Data from 92 upper digestive endoscopies were examined in an original study addressing the issue of concordance between endoscopic and histological diagnoses of antral gastritis. The main finding found in this study showed that there was a low correlation between the endoscopic findings and the histological diagnosis, which was demonstrated by the kappa index of 0.212. Because agreement is generally considered substantial when associated with a kappa index greater than 0.6, the value of 0.212 reflects a poor correlation in this context15-17.

Some studies have shown that there is a poor correlation between endoscopic findings and histological diagnosis of gastritis5,6,18,19. Kaur and Raj20, in a study to assess the correlation between histological gastritis and endoscopic findings, showed that there was a poor correlation between them. They concluded that endoscopic findings are an unreliable predictor of histological gastritis. A study by Fung et al.6 in dyspeptic patients showed that the endoscopic diagnosis was relatively imprecise in specific types of gastritis. They showed that among 33 dyspeptic patients diagnosed with endoscopic gastritis, histological confirmation was detected in 3/9, 10/14 and 0/6 cases of chronic atrophic gastritis, chronic (superficial) gastritis and acute gastritis, respectively. A study by Redéen et al.21 in 488 adult individuals selected from a general population showed that, except for the absence of visible vessels and folds in the gastric body, endoscopic findings had very limited value in the evaluation of histological gastritis. Calabrese et al.19, in a prospective study evaluating the correlation of endoscopic findings with histological changes and H. pylori infection, showed that the correlation between endoscopic findings and histological diagnoses of gastritis was poor and concluded that biopsies were mandatory in all patients. A study by Jonsson et al.22 in 210 dyspeptic patients showed that the endoscopic diagnosis correlated significantly with histological changes in the duodenal bulb, but not in the stomach. A study by Elta et al.23 concluded that the histological and endoscopic findings in the stomach of patients with symptomatic erosive gastroduodenitis correlated poorly, while there was good correlation in the duodenum.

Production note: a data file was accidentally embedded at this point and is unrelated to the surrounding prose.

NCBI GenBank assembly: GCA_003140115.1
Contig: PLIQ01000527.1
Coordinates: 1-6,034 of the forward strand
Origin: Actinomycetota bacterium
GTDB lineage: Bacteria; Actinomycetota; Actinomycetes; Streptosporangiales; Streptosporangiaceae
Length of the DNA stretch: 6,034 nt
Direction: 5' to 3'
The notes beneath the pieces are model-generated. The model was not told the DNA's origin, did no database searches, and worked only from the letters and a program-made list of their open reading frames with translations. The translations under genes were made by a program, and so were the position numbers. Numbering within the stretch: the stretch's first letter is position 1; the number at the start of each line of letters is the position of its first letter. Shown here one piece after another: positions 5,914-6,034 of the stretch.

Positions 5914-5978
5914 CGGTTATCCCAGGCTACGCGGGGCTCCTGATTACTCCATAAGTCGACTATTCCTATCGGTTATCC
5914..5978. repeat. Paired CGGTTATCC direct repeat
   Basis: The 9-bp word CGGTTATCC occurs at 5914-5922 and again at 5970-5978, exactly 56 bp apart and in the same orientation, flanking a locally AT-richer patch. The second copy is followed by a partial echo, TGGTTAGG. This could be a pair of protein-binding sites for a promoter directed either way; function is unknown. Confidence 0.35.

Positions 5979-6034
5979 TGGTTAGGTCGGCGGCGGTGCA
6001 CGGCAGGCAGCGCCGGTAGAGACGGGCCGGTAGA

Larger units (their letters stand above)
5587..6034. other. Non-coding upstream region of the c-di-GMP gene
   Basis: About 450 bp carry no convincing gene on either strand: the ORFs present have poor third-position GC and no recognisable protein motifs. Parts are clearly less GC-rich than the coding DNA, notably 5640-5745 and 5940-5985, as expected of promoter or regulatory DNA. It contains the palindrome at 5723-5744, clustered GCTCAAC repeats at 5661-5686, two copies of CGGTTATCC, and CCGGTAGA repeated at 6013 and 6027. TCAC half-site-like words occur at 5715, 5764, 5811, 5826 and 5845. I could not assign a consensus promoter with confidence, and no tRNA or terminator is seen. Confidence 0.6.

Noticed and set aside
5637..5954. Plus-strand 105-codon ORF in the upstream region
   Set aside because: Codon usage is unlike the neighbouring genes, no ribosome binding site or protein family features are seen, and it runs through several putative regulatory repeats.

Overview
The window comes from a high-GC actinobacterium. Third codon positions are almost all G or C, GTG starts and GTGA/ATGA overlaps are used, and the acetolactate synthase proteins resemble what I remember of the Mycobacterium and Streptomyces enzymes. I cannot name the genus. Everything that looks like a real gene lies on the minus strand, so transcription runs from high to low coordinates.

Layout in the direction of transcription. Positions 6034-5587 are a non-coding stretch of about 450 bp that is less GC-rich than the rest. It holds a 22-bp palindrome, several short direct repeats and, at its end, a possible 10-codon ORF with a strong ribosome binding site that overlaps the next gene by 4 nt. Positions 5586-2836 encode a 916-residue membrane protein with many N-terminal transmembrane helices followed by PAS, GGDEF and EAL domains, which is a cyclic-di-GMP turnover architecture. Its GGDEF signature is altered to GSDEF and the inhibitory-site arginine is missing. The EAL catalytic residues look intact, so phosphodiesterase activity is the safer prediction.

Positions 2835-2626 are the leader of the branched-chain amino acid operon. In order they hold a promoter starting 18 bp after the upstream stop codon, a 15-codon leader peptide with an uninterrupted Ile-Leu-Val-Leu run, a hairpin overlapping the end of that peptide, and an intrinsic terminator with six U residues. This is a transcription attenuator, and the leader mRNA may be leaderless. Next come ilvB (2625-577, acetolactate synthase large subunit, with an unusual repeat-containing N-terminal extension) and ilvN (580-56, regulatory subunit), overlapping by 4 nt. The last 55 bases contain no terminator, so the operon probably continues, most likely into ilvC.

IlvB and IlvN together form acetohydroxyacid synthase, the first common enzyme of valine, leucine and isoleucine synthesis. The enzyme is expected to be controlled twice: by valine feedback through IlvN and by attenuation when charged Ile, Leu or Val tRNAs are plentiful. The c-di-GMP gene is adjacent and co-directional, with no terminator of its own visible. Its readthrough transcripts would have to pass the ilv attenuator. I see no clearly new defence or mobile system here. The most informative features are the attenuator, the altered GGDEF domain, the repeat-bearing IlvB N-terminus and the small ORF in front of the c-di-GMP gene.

One limitation of our study was that different medical professionals performed the endoscopies and the histopathological exams in the referenced laboratory.

The main contribution of our study is that in clinical practice, the endoscopic diagnosis of antral gastritis should always be confirmed by histology. Biopsies should always be performed regardless of the endoscopic findings because they do not have such a high cost, are easy to perform with a low complication rate and are indispensable for diagnosis.


Our study showed that gastritis cannot be safely diagnosed by endoscopy, assuming histology to be the gold standard method. This conclusion is consistent with most studies in this field, and we agree with other authors who have concluded that histology is mandatory for accurate diagnosis. If the diagnosis of gastric inflammation is of clinical relevance, biopsies should always be performed, regardless of the endoscopic findings.


Dr. Plínio dos Santos Ramos for conducting the statistical calculations.


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Disclosure of funding: no funding received

Received: January 07, 2018; Accepted: June 05, 2018

Corresponding author: Klaus Ruback Bertges. Orcid: 0000-0002-9335-2587. E-mail:

Declared conflict of interest of all authors: none

Authors’ contribution: Bertges LC: final approval of the article. Dibai F: data collection. Bezerra G: data collection. Oliveira ES: data collection. Aarestrup FM: statistical analysis. Bertges KR: review of the manuscript and study supervision.